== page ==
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Celebrating Poinsettia Day!


December 12, 2008
By Snow Maestas of Paul Ecke Ranch

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2248_points_poster_newDec. 12, 2008 — Poinsettias have a special day all for their own! By an Act of Congress in the U.S., Dec.12 was set aside as National
Poinsettia Day. The date marks the death of Joel Roberts Poinsett, who
is credited with introducing the native Mexican plant to the United
States.

2248_points_poster_newDec. 12, 2008 — Poinsettias have a special day all for their own!
By an Act of Congress in the U.S., Dec.12 was set aside as National Poinsettia Day. The date marks the death of Joel Roberts Poinsett, who is credited with introducing the native Mexican plant to the United States. The purpose of the day is to enjoy the beauty of this popular holiday plant. So, be sure to give someone you love a poinsettia today!
The plant we know today as the poinsettia has a long and interesting history. The fact is that lovely plant you place in your home during the holidays was once used as a fever medicine! Poinsettias are highly prized throughout the world and widely beloved as the living symbol of the Christmas season.
Poinsettias are flowers native to the Pacific coast of Mexico, some parts of central southern Mexico, and a few localities in Guatemala. They are named after Joel Roberts Poinsett, the first United States ambassador to Mexico, who introduced the plant in the U.S. in 1825.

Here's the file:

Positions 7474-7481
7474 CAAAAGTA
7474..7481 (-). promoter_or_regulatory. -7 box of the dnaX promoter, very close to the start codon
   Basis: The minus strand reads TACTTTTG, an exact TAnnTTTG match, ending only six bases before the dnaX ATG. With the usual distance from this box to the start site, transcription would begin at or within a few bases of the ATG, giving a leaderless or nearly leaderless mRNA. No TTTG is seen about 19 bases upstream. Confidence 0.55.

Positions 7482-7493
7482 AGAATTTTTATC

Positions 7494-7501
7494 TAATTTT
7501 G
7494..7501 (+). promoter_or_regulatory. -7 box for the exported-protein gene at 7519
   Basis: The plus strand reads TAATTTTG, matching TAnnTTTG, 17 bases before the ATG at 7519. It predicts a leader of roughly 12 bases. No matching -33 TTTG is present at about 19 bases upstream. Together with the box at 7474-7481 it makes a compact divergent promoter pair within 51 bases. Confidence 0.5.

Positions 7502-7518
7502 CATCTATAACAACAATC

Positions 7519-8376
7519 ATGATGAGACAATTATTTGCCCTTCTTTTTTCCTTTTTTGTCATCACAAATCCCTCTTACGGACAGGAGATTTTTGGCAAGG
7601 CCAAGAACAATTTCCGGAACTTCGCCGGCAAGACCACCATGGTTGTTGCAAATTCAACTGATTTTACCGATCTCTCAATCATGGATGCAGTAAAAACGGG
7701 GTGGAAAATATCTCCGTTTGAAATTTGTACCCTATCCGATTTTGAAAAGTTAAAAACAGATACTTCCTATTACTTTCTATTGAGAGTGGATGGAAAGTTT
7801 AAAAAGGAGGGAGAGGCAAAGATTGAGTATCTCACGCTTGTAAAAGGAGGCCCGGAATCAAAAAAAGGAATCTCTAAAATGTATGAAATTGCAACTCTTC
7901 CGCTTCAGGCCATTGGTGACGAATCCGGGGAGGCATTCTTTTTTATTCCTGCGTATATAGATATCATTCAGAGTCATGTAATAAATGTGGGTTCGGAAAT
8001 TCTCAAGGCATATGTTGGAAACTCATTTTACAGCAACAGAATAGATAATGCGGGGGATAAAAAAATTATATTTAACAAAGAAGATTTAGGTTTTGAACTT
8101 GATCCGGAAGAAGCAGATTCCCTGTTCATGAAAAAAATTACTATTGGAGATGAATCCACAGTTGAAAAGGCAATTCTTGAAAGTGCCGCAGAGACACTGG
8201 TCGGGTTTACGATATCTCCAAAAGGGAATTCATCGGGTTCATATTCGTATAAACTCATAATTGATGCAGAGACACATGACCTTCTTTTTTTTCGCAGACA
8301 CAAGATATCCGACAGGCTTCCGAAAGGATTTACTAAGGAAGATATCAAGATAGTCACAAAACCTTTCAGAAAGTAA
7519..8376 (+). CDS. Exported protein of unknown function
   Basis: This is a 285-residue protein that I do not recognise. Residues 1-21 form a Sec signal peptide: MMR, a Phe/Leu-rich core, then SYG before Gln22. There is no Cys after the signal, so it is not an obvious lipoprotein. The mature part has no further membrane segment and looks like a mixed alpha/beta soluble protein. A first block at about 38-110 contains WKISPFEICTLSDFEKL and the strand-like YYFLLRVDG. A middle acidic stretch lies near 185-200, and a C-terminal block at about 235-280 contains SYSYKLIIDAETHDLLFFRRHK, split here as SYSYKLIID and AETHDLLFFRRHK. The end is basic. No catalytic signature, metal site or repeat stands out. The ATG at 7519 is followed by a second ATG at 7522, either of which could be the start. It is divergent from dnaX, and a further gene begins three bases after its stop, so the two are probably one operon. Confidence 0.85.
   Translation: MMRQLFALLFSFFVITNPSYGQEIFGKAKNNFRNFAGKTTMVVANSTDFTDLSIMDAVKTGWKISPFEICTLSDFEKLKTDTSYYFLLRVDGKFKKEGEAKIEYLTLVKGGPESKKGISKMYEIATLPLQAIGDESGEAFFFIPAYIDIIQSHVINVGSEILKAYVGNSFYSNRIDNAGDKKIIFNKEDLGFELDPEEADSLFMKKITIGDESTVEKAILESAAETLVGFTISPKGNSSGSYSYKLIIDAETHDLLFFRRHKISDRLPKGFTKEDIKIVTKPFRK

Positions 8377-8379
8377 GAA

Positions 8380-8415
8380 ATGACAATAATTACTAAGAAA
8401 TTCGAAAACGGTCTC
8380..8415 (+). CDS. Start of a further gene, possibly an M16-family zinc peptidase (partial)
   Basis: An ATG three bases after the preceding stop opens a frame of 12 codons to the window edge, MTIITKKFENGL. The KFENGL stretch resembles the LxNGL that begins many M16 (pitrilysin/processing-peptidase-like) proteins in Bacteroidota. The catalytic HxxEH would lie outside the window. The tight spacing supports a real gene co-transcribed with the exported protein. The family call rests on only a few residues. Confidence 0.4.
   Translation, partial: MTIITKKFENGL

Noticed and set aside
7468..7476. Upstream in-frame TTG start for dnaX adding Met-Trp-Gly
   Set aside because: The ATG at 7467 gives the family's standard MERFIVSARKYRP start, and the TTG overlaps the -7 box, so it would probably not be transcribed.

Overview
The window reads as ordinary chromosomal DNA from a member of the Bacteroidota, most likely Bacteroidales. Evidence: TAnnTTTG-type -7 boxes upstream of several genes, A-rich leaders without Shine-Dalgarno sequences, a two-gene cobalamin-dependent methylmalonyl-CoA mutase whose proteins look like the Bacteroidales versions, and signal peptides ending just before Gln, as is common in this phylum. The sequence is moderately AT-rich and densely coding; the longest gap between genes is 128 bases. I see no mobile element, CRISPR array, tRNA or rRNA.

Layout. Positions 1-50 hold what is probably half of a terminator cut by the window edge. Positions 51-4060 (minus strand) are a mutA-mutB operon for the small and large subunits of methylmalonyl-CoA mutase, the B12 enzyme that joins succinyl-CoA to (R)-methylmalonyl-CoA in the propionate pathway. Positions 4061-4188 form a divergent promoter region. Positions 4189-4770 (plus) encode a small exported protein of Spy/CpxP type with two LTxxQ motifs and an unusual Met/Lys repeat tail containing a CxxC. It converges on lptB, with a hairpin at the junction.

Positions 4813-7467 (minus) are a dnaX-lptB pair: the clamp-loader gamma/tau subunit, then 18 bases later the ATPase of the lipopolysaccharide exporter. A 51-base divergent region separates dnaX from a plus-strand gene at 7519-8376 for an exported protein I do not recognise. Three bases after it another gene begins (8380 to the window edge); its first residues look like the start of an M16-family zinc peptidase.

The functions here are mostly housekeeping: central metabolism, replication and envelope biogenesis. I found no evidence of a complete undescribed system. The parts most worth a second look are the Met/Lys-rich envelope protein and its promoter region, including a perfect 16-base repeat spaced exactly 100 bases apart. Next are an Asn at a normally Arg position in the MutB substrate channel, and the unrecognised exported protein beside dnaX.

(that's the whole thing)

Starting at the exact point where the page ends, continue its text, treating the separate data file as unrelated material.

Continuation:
No other flower can make such a brilliant show of bright red throughout the festive weeks of December and January. Alternative names for the poinsettia are Euphorbia pulcherrima, Mexican flame leaf, Christmas star, Winter Rose, Noche Buena, Ataturk’s Flower (in Turkey), and Pascua.
 
HISTORY AND LEGENDS
The Aztecs called poinsettias “Cuetlaxochitl.” During the 14th through 16th centuries, the sap was used to control fevers and the bracts (modified leaves) were used to make a reddish dye. Montezuma, the last of the Aztec kings, would have poinsettias brought into what now is Mexico City by caravans because poinsettias could not be grown in the high altitude.
In the 17th century, botanist Juan Balme noted the poinsettia plant in his writings. The botanical name, Euphorbia pulcherrima, was assigned to the poinsettia by the German botanist, Wilenow. The plant grew through a crack in his greenhouse. Dazzled by its colour, he gave it the botanical name, Euphorbia pulcherrima, meaning “very beautiful.”
 
 

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